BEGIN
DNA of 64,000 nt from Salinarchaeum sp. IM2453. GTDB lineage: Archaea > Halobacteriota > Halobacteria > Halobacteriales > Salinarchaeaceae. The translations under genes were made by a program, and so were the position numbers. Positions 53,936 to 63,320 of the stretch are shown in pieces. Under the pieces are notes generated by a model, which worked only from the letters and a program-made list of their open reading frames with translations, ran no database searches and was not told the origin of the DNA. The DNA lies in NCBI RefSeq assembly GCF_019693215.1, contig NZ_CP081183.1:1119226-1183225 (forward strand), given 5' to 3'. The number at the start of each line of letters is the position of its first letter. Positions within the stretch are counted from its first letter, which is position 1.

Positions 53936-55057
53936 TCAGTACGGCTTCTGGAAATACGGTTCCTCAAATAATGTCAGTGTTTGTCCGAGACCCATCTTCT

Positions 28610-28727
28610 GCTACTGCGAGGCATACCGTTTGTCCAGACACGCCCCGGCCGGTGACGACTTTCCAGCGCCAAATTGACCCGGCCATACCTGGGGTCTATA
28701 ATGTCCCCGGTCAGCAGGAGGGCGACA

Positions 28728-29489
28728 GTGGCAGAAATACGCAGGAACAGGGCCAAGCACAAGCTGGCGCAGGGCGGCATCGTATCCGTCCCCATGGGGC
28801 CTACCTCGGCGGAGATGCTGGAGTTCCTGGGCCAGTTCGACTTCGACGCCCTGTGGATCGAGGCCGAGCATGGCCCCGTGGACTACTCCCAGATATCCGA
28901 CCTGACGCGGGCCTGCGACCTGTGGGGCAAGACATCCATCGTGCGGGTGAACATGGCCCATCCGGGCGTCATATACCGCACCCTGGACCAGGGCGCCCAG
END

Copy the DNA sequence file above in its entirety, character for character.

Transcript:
DNA of 64,000 nt from Salinarchaeum sp. IM2453. GTDB lineage: Archaea > Halobacteriota > Halobacteria > Halobacteriales > Salinarchaeaceae. The translations under genes were made by a program, and so were the position numbers. Positions 53,936 to 63,320 of the stretch are shown in pieces. Under the pieces are notes generated by a model, which worked only from the letters and a program-made list of their open reading frames with translations, ran no database searches and was not told the origin of the DNA. The DNA lies in NCBI RefSeq assembly GCF_019693215.1, contig NZ_CP081183.1:1119226-1183225 (forward strand), given 5' to 3'. The number at the start of each line of letters is the position of its first letter. Positions within the stretch are counted from its first letter, which is position 1.

Positions 53936-55057
53936 TCAGTACGGCTTCTGGAAATACGGTTCCTCAAATAATGTCAGTGTTTGTCCGAGACCCATCTTCT

Positions 28610-28727
28610 GCTACTGCGAGGCATACCGTTTGTCCAGACACGCCCCGGCCGGTGACGACTTTCCAGCGCCAAATTGACCCGGCCATACCTGGGGTCTATA
28701 ATGTCCCCGGTCAGCAGGAGGGCGACA

Positions 28728-29489
28728 GTGGCAGAAATACGCAGGAACAGGGCCAAGCACAAGCTGGCGCAGGGCGGCATCGTATCCGTCCCCATGGGGC
28801 CTACCTCGGCGGAGATGCTGGAGTTCCTGGGCCAGTTCGACTTCGACGCCCTGTGGATCGAGGCCGAGCATGGCCCCGTGGACTACTCCCAGATATCCGA
28901 CCTGACGCGGGCCTGCGACCTGTGGGGCAAGACATCCATCGTGCGGGTGAACATGGCCCATCCGGGCGTCATATACCGCACCCTGGACCAGGGCGCCCAG